What we have here is a classic issue deliberately introduced to polarize the American people before an election. The game is, you select a topic -- say, 'partial-birth' abortion, or gay marriage OR GUN CONTROL ISSUES, and drop it on top of a people who desperately want and need to find a way forward together. But the political game -- the REAL political game, not as the term 'political' is being used above by Kurt and 'Anonymous" -- but as a simple device of driving us nuts in time to warp and pervert yet another election.

    The point is to get people's blood up. The point is to make people say "my way or no way." The point is to bring out an electorate thinking division, feeling frustrated, worried that something critical is on the line. So as to ignore all else. So as to avoid finding ways of working with and appreciating other Americans, and other ways of thinking.

    The idea is to target specific frustrated segments of the American people and get them to vote AGAINST somebody, while -- in a different way -- frustrating ANOTHER group of Americans so much that THEY throw up their hands and say: the system stinks ! and stay home on election day.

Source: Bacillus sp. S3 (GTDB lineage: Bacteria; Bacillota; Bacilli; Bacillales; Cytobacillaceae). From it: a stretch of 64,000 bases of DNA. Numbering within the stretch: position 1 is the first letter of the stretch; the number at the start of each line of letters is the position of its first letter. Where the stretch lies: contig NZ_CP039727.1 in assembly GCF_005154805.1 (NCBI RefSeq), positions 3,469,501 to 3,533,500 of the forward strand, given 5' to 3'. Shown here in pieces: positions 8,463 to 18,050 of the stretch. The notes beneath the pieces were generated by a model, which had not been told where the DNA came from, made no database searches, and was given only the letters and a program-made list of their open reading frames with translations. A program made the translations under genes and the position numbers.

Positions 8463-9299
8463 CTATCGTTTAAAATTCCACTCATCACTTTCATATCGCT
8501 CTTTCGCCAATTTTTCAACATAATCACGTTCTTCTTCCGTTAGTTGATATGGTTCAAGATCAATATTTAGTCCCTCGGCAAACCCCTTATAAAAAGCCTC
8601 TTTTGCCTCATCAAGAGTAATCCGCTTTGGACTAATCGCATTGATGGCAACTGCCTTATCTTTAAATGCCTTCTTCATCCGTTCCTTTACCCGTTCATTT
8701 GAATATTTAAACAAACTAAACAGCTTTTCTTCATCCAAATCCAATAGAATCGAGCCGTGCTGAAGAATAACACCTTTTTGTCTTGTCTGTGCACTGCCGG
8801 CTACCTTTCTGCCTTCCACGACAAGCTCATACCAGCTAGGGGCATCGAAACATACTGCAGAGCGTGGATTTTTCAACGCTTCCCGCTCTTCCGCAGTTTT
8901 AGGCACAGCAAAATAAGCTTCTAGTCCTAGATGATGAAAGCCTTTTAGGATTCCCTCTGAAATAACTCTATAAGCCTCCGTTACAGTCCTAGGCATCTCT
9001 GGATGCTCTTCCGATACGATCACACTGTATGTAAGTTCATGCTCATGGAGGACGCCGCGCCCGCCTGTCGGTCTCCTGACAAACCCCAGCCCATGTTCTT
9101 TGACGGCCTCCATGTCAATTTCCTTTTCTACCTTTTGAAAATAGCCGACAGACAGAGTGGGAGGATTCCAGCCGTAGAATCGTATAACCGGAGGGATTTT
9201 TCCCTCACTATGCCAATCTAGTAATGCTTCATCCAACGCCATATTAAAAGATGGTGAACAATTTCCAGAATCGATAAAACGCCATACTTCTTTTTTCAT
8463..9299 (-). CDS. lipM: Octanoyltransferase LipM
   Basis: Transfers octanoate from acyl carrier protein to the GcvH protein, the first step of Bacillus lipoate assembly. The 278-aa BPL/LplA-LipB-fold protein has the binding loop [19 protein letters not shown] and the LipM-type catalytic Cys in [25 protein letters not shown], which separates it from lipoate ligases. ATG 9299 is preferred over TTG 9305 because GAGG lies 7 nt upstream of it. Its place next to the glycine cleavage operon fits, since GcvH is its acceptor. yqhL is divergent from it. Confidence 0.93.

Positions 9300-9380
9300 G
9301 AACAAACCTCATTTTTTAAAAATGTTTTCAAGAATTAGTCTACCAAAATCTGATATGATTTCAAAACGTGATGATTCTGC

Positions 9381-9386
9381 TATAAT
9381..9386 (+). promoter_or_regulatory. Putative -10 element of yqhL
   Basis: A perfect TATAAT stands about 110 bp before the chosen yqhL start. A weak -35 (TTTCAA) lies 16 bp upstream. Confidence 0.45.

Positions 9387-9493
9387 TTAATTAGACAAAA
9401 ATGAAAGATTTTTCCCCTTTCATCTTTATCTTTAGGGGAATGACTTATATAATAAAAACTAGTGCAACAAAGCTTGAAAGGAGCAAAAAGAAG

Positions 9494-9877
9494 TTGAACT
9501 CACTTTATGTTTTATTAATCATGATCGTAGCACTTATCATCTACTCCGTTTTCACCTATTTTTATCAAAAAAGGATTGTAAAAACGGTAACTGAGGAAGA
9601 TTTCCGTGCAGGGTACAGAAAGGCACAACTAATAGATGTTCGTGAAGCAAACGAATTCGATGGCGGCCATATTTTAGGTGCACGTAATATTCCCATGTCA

This kind of politics is the reason so few people vote, and most of the time most Americans are hostile because their Government does not seem to accomplish any of the real things that seem to be necessary most of the time.

    Even a President as popular as Ronald Reagan received votes by only 26% of the public in what really was only a two-way election, and this during the Iran Hostage mess.

    People: how can we stop being used for obvious political fodder? Does anyone really believe Secretary Kempthorne can be serious [as in, serious about this as public polity] when he says the decision on guns in Parks will be made IN JANUARY, thus allowing him to wait until after the election has kicked this around to no avail, and then make whatever decision AFTERWARD? Don't you feel you are being dangled on a string?

    Don't you believe that the only way we can get things done in America is to find the things in which we have common cause, in which the vast majority of American's agree can and must be solved, and move together on those things?

    Or, do we like being dangled incessantly by provocative issues chosen BECAUSE there is no common ground??

    God Bless America.

  • Words on the Wilderness: A History of Place Names in South Florida's National Parks   6 years 11 weeks ago

    I find the info about Hog Key funny! Richard Hamilton is/was my GGG-Grandfather :)
    Did you research Mormon Key? That was named for him as well because , well, he had several "wives" living on the island.... You will find his name through out FLA history. He lived to be 110 I beleive. He used to deliver babies out in the 10,000 Islands using his oyster knife to cut the umbilicle cords..